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U.S. Air Force Chief Master Sgt. Anthony Johnson, left, the Pacific Air Forces' command chief, shakes hands with Col. R. Scott Jobe, the 35th Fighter Wing commander, right, during a visit at Misawa AIr Base, Japan, July 11, 2017. During his tour, Johnson met with various shops and organizations while sharing his goals for improving PACAF's enlisted force so they can work at their optimal level. (U.S. Air Force photo by Airman 1st Class Sadie Colbert) PACAF command chief receives Wild Weasel welcome
The Pacific Air Forces’ command chief received a base tour, here, July 10 – 13, to visit various shops and organizations while sharing his goals for improving PACAF’s enlisted force so they can work at their highest level.Previously a security forces Defender, Chief Master Sgt. Anthony Johnson, the PACAF command chief since November 2016, now leads
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U.S. Air Force Staff Sgt. Sonethasinh Sayasaeng, a 35th Maintenance Squadron avionics technician, prepares an F-16 Fighting Falcon for an M7.1 upgrade at Misawa Air Base, Japan, July 13, 2017. The upgrade will provide pilots with more tactical information to be applied to dynamic missions. (U.S. Air Force photo by Airman 1st Class Sadie Colbert) Misawa F-16s receive system upgrade to boost tactical power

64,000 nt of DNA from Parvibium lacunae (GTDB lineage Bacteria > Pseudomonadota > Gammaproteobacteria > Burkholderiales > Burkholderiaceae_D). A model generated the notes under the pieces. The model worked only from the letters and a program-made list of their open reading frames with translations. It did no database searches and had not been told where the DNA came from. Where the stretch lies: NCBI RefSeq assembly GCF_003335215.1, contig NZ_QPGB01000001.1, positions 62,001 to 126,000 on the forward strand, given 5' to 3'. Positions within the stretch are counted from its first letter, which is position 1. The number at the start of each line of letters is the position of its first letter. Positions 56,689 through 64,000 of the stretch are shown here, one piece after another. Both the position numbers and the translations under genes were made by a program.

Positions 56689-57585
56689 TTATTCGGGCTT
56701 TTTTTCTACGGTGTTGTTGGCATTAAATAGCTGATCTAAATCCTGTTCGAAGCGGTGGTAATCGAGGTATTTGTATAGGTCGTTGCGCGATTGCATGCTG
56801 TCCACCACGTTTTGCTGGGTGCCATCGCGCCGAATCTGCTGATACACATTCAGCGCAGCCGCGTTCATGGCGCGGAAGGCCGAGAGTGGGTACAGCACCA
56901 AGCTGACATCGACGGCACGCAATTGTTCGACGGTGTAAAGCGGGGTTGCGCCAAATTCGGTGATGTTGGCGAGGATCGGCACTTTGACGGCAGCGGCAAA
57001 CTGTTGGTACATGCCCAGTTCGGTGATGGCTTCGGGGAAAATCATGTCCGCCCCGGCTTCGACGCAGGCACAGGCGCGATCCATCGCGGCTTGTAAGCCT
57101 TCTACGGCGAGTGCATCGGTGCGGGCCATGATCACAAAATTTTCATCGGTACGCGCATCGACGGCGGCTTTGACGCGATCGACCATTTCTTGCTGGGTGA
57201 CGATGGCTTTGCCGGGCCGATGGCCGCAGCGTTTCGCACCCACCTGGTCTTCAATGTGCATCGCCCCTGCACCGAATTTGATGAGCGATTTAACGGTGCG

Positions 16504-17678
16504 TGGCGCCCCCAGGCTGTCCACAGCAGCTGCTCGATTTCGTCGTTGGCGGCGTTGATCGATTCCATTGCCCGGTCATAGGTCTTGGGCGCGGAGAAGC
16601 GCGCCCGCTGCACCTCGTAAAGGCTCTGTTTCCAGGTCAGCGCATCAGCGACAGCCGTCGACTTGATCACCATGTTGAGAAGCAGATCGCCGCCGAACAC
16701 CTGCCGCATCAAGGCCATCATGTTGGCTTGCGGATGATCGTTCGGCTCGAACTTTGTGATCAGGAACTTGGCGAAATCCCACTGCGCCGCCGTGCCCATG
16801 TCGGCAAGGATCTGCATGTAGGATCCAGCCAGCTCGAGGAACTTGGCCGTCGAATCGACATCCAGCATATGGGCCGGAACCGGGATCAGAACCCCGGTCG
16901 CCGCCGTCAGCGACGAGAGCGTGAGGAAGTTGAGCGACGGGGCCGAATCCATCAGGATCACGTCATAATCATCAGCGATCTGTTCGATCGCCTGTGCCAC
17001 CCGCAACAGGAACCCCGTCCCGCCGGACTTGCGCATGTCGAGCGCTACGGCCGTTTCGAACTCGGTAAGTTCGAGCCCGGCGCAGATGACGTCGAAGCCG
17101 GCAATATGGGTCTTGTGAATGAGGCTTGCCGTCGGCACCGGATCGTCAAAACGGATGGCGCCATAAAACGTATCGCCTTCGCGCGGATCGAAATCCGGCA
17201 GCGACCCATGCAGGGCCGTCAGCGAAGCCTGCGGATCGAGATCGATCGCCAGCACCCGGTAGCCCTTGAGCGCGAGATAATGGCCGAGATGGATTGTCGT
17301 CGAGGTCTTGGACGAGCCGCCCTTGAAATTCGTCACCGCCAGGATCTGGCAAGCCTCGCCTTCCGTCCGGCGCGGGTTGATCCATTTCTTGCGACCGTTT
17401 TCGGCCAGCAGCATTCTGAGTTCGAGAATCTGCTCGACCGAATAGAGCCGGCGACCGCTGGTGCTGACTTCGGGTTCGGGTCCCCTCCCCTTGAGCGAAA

As years pass technology continuously progresses, including the F-16 Fighting Falcon avionics systems, a warfighting computer reaping the benefits of man’s technological advancements.
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U.S. Air Force Senior Airman Nary Kong-Choup, a team member with the 35th Maintenance Squadron avionics intermediate section electronic warfare section, assembles a breakout box at Misawa Air Base, Japan, Aug. 1, 2016. Kong-Choup was one of seven Airmen who took the initiative on building this device, saving time and requiring less manpower to operate. The apparatus connects to parts on F-16 Fighting Falcons, called line replacement units, and inspects the integrity of electrical pathways. (U.S. Air Force photo by Senior Airman Jordyn Fetter) Avionics Airmen create money saving, innovative device
F-16 Fighting Falcon avionics specialists maintain and repair a wide range of electronics systems in the aircraft, ranging from communications to flight controls. To keep up with a demanding operations tempo, Misawa’s avionics Airmen developed a device to make their performance even more efficient, completing the project in July.
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Airman 1st Class Justin Wanke, a 67th Air Maintenance Unit electricity and environmental specialist, helps conduct a cabin pressure test on an F-15E Strike Eagle, Jan. 8, 2016, on the flightline at Kadena Air Base, Japan. Cabin pressure tests are conducted to prevent hypoxia, a lack of oxygen reaching muscle tissue, from occurring in pilots. (U.S. Air Force photo/Airman 1st Class Nick Emerick) Avionics technicians provide brains behind brawn
Air Force avionics technicians provide the brains behind the brawn that keeps the F-15 Eagle flying. Despite its size, nearly 64 feet from nose to tail and almost 43 feet from wingtip to wingtip, the F-15 is a highly maneuverable mechanical monster in the air. Avionics technicians help ensure these aircraft are always prepared and ready for flight.
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